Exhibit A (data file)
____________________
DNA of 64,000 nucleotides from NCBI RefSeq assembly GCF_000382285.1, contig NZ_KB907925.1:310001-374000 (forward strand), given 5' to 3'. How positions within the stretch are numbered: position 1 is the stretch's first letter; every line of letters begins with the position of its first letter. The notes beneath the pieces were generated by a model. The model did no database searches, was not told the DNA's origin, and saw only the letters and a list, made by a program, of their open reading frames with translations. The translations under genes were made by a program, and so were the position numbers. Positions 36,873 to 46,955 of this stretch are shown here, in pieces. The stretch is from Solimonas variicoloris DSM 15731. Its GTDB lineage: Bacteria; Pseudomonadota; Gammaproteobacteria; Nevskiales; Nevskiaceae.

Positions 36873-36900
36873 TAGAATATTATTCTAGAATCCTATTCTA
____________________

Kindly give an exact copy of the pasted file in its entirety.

DNA of 64,000 nucleotides from NCBI RefSeq assembly GCF_000382285.1, contig NZ_KB907925.1:310001-374000 (forward strand), given 5' to 3'. How positions within the stretch are numbered: position 1 is the stretch's first letter; every line of letters begins with the position of its first letter. The notes beneath the pieces were generated by a model. The model did no database searches, was not told the DNA's origin, and saw only the letters and a list, made by a program, of their open reading frames with translations. The translations under genes were made by a program, and so were the position numbers. Positions 36,873 to 46,955 of this stretch are shown here, in pieces. The stretch is from Solimonas variicoloris DSM 15731. Its GTDB lineage: Bacteria; Pseudomonadota; Gammaproteobacteria; Nevskiales; Nevskiaceae.

Positions 36873-36900
36873 TAGAATATTATTCTAGAATCCTATTCTA